. The goal of this project is to test the hypothesis that perfluoroalkylated substances (PFAS) negatively impact formation of the placenta, and consequently, pregnancy outcomes. This work gains added significance in light of the increasing public health concerns towards these persistent compounds. The proposed experiments will also fill gaps in our understanding regarding the effects of these chemicals during human placental development, about which little is known. Pregnant mothers are exposed to a variety of chemicals, including PFAS. The latter exposures are widespread and high levels are linked with adverse effects on thyroid function, cholesterol metabolism, and birth outcomes. The placenta, a temporary embryonic/fetal organ that forms during pregnancy, facilitates gas, nutrients, and waste exchange with the mother. Deficiencies in placental development and function underlie numerous pregnancy complications, such as preeclampsia and intrauterine growth restriction. Despite its importance much remains unknown about the placenta, especially its role as a toxicological target. Here I propose studying PFAS effects on the organ's population of progenitor cells, termed cytotrophoblasts (CTBs), which establish the architecture of the maternal-fetal interface during pregnancy. To do so I will use an in vitro model of this process. Primary CTBs will be isolated and exposed to PFOA, PFNA, or GenX. The toxicological effects of these PFAS will be elucidated in two ways. First, using the CTB model, relevant effective concentrations of PFOA, PFNA, or GenX will be determined and a mass spectrometry-based approach will be used to determine their global effects at the level of the proteome (Aim 1). Second, honing in on levels relevant to public health exposures, the functional relevance of PFAS protein targets that could play hierarchical roles in placental development will be investigated by mimicking the observed chemical effects, e.g., up or down regulation (Aim 2). Thus, the results of these experiments will advance our knowledge about the human health effects of the compounds during a critical developmental window. Completing this study will advance the applicant's training in important new directions that are enabled by the expertise of his primary mentor, Dr. Susan Fisher: human placental biology and mass spectrometry- based proteomics analyses. Dr. Hao Chen will receive valuable input from his mentorship team, composed of experts in prenatal environmental exposures, bioinformatics, and reproductive biology. In collaboration with his mentors, Dr. Chen will develop critical skills that are required for a successful transition to an independent academic career in environmental health. This will be accomplished through a focused development plan consisting of didactic courses and close collaboration with his mentors. At the conclusion of this proposal, Dr. Chen will have led the first investigation of PFAS effects on CTBs and their function, providing insight into the impact of these chemicals towards developmental and reproductive health.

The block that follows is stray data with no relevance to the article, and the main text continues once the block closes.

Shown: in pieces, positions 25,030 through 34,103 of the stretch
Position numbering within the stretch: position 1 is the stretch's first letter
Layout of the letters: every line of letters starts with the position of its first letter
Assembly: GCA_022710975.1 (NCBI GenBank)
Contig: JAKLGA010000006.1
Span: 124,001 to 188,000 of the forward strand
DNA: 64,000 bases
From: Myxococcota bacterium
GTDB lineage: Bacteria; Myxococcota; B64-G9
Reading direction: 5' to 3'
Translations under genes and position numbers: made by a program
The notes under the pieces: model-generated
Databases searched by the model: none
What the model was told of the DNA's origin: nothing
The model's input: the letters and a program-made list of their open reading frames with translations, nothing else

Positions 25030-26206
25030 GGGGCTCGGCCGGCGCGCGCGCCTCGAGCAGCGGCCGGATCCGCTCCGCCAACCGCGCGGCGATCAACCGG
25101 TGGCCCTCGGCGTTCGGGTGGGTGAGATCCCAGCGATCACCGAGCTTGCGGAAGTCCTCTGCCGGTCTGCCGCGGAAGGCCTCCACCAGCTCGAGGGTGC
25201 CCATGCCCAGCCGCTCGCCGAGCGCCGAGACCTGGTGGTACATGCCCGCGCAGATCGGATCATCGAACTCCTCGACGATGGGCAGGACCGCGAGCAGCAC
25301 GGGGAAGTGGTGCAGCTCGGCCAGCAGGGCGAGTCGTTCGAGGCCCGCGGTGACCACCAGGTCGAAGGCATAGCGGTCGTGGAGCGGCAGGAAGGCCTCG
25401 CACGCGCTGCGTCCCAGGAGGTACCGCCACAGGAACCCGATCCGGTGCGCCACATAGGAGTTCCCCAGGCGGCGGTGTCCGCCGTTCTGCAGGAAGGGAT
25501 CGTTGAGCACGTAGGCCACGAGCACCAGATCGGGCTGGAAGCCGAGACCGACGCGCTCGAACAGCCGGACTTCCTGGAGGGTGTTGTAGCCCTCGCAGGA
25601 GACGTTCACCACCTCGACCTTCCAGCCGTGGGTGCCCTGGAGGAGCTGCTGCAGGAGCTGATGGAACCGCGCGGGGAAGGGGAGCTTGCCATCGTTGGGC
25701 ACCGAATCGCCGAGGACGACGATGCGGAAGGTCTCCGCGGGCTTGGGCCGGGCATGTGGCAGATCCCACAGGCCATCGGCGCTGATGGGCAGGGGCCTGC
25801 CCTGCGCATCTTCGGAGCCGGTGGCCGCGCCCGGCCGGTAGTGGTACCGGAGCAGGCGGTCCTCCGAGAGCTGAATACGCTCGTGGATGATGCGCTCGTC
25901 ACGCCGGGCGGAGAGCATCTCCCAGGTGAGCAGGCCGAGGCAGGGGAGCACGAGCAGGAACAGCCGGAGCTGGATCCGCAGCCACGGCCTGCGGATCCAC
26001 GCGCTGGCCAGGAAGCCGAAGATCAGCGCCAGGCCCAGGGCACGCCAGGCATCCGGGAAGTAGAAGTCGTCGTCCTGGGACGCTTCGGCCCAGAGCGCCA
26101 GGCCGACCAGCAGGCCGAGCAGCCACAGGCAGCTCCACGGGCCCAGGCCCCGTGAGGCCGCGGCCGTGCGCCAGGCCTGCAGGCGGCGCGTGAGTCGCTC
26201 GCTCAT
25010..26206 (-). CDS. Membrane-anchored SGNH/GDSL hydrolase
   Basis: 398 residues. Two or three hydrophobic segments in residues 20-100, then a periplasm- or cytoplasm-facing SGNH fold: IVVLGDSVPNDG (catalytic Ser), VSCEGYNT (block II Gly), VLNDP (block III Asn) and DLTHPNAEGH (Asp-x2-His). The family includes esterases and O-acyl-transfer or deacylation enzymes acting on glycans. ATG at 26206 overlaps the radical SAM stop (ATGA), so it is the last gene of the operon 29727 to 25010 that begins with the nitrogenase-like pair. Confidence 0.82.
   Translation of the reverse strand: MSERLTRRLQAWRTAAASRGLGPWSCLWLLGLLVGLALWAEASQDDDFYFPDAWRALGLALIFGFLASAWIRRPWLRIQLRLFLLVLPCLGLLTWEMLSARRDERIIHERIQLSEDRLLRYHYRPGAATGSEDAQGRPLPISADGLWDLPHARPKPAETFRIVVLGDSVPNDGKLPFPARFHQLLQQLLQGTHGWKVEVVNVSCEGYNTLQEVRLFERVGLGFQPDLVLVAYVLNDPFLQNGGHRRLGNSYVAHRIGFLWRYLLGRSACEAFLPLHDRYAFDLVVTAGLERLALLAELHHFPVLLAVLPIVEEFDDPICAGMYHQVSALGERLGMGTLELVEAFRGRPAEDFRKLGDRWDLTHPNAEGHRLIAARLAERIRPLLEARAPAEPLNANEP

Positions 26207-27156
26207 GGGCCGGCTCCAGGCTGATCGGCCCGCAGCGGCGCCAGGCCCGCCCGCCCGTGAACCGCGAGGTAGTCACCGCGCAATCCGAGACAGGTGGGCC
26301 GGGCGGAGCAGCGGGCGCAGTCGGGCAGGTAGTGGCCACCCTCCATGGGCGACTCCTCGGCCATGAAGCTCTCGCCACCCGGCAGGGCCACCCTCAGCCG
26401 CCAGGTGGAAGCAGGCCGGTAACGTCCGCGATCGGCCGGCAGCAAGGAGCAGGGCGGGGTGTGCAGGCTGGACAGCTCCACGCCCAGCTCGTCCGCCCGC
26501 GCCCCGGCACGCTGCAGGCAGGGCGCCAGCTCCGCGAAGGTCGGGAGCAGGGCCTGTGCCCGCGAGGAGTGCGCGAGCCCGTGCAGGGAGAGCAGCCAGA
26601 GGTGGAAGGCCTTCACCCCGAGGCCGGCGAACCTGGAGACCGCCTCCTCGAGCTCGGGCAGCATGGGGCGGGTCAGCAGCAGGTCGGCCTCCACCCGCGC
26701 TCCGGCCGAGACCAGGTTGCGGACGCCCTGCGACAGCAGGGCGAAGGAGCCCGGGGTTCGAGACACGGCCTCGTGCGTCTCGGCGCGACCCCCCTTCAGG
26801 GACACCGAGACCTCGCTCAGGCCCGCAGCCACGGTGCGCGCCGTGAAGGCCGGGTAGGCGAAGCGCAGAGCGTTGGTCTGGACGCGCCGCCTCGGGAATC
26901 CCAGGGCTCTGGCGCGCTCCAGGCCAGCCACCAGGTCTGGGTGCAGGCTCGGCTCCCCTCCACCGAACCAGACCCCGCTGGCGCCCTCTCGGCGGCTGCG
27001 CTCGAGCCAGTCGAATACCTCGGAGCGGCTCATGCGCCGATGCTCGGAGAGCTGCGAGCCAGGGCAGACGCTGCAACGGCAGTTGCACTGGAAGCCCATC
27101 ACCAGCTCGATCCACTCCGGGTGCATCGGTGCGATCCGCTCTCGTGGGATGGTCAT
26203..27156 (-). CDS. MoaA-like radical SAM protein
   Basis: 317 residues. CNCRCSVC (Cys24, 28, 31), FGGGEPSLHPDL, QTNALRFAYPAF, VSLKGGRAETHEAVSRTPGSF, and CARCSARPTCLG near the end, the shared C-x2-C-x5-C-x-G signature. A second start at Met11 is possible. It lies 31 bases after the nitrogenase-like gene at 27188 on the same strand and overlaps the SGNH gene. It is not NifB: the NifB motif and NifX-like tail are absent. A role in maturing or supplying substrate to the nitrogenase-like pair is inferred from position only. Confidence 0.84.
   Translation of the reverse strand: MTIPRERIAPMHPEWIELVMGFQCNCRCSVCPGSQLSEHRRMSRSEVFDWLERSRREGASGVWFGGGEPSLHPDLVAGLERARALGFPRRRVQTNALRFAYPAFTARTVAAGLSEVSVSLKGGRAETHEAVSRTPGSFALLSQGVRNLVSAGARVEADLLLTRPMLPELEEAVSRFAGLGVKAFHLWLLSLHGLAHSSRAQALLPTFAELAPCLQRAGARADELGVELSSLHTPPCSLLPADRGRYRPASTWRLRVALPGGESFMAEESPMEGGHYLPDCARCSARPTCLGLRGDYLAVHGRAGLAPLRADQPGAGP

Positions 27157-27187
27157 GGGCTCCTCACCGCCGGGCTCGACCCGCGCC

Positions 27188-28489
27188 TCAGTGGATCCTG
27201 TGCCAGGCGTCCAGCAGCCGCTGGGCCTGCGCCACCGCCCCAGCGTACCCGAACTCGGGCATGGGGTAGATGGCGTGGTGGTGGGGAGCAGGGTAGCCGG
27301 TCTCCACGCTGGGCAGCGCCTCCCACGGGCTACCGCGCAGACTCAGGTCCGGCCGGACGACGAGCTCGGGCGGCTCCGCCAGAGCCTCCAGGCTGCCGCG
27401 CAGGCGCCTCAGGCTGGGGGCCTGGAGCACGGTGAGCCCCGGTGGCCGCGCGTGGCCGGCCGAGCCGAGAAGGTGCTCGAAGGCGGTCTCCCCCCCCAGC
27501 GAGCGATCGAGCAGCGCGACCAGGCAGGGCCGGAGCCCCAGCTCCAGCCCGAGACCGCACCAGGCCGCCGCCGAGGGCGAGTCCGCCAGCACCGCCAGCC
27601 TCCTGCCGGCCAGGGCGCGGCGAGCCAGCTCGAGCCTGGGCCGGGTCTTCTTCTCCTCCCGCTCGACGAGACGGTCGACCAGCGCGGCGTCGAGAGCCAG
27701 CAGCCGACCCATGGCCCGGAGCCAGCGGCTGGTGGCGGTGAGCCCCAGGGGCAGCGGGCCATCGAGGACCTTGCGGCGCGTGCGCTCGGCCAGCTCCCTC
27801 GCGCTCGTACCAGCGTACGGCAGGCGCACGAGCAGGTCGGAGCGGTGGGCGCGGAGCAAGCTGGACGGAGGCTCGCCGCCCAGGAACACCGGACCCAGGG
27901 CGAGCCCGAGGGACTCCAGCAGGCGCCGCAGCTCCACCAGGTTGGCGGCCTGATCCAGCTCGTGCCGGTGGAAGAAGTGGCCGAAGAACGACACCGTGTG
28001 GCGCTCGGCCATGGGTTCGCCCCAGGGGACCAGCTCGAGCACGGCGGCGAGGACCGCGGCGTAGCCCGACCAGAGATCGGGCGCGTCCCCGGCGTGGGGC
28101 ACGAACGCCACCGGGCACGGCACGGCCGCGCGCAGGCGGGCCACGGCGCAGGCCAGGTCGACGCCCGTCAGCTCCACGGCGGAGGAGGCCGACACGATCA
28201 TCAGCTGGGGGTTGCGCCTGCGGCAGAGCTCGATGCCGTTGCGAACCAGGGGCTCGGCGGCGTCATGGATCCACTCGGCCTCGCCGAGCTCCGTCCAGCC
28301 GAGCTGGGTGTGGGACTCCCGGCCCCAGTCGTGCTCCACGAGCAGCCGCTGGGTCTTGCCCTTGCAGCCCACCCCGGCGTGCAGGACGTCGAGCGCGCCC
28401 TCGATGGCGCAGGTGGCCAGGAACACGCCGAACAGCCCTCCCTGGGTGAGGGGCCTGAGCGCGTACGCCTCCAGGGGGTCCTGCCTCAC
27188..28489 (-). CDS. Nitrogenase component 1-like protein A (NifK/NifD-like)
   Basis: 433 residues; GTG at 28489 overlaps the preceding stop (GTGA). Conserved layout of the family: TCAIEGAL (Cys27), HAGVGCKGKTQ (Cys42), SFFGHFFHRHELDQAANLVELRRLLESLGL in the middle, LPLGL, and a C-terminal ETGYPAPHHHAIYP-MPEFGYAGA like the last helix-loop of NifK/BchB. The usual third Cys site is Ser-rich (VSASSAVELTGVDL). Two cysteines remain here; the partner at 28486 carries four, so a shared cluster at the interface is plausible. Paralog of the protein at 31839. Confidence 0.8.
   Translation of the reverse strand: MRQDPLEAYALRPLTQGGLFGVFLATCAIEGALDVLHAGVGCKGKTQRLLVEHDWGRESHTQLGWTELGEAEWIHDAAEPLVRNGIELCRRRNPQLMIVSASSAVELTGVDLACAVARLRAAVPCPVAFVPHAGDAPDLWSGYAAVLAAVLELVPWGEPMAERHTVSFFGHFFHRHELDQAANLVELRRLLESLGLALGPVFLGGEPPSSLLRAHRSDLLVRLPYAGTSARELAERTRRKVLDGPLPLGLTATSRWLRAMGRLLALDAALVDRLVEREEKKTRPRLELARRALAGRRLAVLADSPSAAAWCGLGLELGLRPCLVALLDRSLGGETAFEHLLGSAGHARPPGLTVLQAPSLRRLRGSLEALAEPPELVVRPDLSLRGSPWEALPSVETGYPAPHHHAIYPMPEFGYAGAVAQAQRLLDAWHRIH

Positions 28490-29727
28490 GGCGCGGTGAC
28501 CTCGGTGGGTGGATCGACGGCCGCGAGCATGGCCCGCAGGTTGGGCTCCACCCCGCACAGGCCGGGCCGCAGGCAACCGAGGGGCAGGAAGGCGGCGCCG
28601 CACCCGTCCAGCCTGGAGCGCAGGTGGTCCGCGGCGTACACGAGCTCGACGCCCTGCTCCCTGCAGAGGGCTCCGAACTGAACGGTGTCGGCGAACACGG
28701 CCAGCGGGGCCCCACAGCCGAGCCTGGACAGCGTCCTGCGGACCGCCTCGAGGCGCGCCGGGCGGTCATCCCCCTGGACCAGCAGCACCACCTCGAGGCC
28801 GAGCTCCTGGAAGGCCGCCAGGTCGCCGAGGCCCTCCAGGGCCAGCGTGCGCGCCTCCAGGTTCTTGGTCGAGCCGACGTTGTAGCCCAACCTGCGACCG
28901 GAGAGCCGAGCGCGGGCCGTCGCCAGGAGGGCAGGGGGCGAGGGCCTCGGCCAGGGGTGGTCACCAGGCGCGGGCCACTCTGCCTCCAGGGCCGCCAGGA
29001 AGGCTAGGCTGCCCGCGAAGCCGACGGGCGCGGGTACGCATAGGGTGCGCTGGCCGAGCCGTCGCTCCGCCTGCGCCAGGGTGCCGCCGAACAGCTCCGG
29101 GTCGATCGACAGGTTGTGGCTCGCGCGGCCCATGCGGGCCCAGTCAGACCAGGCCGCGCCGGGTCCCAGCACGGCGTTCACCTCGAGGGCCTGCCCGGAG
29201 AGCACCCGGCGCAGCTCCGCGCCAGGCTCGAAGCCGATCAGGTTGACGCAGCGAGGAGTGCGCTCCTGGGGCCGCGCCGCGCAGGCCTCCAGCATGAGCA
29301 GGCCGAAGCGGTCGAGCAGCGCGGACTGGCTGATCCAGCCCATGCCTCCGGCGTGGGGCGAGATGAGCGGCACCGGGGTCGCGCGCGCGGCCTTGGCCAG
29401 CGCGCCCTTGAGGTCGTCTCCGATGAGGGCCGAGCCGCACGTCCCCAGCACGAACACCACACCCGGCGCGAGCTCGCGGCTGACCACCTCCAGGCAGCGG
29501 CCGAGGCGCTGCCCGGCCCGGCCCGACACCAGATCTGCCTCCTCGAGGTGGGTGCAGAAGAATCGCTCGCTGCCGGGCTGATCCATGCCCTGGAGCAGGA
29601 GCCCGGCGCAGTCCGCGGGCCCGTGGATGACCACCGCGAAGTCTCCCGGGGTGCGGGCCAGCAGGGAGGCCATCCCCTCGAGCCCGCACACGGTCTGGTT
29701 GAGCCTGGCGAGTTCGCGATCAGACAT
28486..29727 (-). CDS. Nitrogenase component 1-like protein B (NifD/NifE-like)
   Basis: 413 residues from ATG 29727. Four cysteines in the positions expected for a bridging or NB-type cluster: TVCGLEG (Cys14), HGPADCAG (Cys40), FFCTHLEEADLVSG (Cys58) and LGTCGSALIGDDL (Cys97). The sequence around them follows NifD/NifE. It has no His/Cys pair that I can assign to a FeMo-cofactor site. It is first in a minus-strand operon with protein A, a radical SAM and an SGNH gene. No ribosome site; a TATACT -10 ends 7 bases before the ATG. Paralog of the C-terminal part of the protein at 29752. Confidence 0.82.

Public Health Relevance

. Perfluoroalkyl substances (PFAS) are widely used synthetic surfactants that are implicated in adverse developmental and reproductive health effects. The goals of this project are to elucidate the risks of PFAS on human pregnancy by 1) characterizing the global proteome of cytotrophoblasts exposed to legacy and emerging PFAS and 2) identifying the functional relevance of molecules PFAS effect.

National Institute of Health (NIH)
National Institute of Environmental Health Sciences (NIEHS)
Career Transition Award (K99)
Project #
Application #
Study Section
Special Emphasis Panel (ZES1)
Program Officer
Schug, Thaddeus
Project Start
Project End
Budget Start
Budget End
Support Year
Fiscal Year
Total Cost
Indirect Cost
University of California San Francisco
Obstetrics & Gynecology
Schools of Medicine
San Francisco
United States
Zip Code